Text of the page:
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TTPA

TTPA

Reviewed April 2008

What is the official name of the TTPA gene?

The official name of this gene is “tocopherol (alpha) transfer protein.”

TTPA is the gene's official symbol. The TTPA gene is also known by other names, listed below.

Read more about gene names and symbols on the About page.

What is the normal function of the TTPA gene?

The TTPA gene provides instructions for making the α-tocopherol transfer protein (αTTP), which is found in the liver and brain. This protein controls the distribution of vitamin E obtained from the diet (also called α-tocopherol) to cells and tissues throughout the body. Vitamin E is an antioxidant that protects cells in the body from the damaging effects of unstable molecules called free radicals. Normally, vitamin E derived from food is absorbed in the intestine and then transported into the liver on molecules called chylomicrons. After a meal, chylomicrons are formed to transport fat-soluble vitamins (such as vitamin E), dietary fats, and cholesterol from the intestine to the liver. Once in the liver, αTTP transfers vitamin E from chylomicrons to very low-density lipoproteins (VLDLs), which carry fat, fat-soluble vitamins, and cholesterol from the liver to other tissues throughout the body. The VLDLs are then released into the bloodstream so the accompanying vitamin E can be used in the body. The αTTP protein is also thought to transport vitamin E to nerve cells (neurons) in the brain.

How are changes in the TTPA gene related to health conditions?

ataxia with vitamin E deficiency - caused by mutations in the TTPA gene

At least 18 mutations in the TTPA gene have been found to cause ataxia with vitamin E deficiency. Some of these mutations cause no functional protein to be made, while others change a single protein building block (amino acid) in the αTTP protein, reducing its function. One mutation that is found in the Japanese population changes the amino acid histidine to the amino acid glutamine at position 101 in the αTTP protein (written as His101Glu or H101Q). Along with causing ataxia with vitamin E deficiency, this mutation is associated with the development of an eye disorder called retinitis pigmentosa that causes vision loss.

Mutations in the TTPA gene that cause no functional αTTP protein to be made are associated with a severe form of ataxia that begins at a young age. Mutations that reduce but do not eliminate the protein's function are associated with milder ataxia that occurs at a later age and progresses more slowly.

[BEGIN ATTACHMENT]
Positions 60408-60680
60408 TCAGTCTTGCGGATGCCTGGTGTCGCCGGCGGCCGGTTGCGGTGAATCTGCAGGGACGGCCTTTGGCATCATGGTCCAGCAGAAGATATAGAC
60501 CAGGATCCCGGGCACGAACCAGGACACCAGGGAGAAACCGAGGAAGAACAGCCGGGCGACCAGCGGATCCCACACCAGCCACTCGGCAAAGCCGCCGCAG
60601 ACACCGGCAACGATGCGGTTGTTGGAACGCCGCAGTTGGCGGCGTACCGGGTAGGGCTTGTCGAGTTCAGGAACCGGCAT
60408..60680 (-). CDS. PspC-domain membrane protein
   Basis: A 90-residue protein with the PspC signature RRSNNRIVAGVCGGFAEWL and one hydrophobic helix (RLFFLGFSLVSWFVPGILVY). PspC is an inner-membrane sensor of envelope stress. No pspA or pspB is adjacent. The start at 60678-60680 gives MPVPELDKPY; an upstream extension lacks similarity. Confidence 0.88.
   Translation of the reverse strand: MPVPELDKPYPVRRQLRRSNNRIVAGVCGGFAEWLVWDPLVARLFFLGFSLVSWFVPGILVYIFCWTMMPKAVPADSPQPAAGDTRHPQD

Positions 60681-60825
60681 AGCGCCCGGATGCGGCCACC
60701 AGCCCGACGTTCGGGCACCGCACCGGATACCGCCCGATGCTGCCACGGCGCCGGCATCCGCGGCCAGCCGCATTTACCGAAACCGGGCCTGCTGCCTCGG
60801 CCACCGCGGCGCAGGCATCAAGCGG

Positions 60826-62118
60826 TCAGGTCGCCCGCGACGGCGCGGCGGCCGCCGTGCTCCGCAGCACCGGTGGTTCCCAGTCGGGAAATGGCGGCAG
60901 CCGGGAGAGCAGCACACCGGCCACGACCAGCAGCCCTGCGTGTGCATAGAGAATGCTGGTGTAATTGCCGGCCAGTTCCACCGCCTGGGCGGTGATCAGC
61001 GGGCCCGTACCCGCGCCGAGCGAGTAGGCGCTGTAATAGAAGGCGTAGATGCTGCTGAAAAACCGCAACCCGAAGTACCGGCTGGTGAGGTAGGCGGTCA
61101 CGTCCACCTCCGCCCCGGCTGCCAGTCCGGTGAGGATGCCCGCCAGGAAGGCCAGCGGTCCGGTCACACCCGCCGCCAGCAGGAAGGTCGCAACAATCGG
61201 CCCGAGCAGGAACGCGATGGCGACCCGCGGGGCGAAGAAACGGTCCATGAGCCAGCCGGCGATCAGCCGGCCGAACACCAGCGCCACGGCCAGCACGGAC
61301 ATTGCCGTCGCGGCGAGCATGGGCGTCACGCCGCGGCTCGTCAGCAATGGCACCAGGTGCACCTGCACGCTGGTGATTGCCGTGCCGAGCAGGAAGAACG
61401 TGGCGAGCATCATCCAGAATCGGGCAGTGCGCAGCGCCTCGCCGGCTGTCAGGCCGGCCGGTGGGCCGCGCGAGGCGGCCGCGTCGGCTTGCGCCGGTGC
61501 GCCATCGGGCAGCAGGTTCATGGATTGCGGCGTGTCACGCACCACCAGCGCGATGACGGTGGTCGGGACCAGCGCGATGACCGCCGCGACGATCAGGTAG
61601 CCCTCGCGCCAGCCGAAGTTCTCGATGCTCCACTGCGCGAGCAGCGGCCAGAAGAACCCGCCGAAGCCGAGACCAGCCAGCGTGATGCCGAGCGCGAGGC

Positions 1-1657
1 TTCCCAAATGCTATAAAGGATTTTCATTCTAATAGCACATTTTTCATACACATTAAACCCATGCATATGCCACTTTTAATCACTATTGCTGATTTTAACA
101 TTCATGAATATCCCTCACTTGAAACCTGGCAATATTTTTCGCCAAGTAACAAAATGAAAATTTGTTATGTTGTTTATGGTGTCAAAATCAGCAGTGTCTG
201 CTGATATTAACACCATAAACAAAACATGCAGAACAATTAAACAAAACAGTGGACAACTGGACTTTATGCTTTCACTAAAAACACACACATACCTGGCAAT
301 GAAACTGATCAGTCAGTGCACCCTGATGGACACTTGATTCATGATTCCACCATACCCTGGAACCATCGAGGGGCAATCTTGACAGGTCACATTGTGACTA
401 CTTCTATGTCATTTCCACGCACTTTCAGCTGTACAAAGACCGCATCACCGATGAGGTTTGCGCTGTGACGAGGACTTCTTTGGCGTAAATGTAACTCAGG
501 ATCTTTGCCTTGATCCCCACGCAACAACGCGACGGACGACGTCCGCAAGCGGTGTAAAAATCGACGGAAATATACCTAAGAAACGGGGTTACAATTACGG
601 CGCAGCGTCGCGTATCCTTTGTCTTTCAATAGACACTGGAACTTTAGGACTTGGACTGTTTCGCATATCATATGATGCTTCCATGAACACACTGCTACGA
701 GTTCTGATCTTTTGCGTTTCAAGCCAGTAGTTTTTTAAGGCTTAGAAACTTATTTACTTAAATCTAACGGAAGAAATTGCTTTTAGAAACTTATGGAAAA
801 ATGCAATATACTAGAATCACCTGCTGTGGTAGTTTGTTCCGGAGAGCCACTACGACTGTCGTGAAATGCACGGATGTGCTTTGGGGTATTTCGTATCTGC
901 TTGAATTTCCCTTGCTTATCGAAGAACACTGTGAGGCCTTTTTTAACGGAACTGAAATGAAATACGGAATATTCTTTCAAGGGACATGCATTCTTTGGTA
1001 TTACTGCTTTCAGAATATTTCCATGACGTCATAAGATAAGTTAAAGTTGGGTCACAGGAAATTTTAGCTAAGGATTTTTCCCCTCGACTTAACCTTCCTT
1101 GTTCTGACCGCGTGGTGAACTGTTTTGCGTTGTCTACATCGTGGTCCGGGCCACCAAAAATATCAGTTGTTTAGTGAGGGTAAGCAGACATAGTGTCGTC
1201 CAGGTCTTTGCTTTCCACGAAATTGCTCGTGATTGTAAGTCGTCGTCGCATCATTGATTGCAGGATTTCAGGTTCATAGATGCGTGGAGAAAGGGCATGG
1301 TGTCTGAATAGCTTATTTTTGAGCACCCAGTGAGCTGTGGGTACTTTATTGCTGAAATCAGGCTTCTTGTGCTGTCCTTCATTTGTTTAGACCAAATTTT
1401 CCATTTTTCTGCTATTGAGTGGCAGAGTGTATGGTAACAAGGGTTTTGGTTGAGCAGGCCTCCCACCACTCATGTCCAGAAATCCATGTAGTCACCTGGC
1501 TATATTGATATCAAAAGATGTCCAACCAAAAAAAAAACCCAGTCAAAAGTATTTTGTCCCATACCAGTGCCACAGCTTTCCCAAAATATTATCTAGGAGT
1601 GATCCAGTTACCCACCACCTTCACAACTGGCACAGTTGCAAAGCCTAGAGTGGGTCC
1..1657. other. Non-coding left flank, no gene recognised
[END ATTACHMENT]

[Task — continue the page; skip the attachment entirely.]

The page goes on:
Where is the TTPA gene located?

Cytogenetic Location: 8q12.3

Molecular Location on chromosome 8: base pairs 63,059,487 to 63,086,097

The TTPA gene is located on the long (q) arm of chromosome 8 at position 12.3.

The TTPA gene is located on the long (q) arm of chromosome 8 at position 12.3.

More precisely, the TTPA gene is located from base pair 63,059,487 to base pair 63,086,097 on chromosome 8.

See How do geneticists indicate the location of a gene? in the Handbook.

Where can I find additional information about TTPA?

You and your healthcare professional may find the following resources about TTPA helpful.

You may also be interested in these resources, which are designed for genetics professionals and researchers.

What other names do people use for the TTPA gene or gene products?

  • alpha-tocopherol transfer protein
  • alphaTTP
  • ataxia (Friedreich-like) with vitamin E deficiency
  • ATTP
  • AVED
  • TTP1
  • TTPA_HUMAN

Where can I find general information about genes?

The Handbook provides basic information about genetics in clear language.

These links provide additional genetics resources that may be useful.

What glossary definitions help with understanding TTPA?

amino acid ; ataxia ; cholesterol ; chylomicrons ; deficiency ; free radicals ; gene ; glutamine ; histidine ; intestine ; low-density lipoproteins ; mutation ; population ; protein ; soluble ; vitamins

You may find definitions for these and many other terms in the Genetics Home Reference Glossary.

See also Understanding Medical Terminology.

References (8 links)

 

The resources on this site should not be used as a substitute for professional medical care or advice. Users seeking information about a personal genetic disease, syndrome, or condition should consult with a qualified healthcare professional. See How can I find a genetics professional in my area? in the Handbook.

 
Reviewed: April 2008
Published: December 16, 2014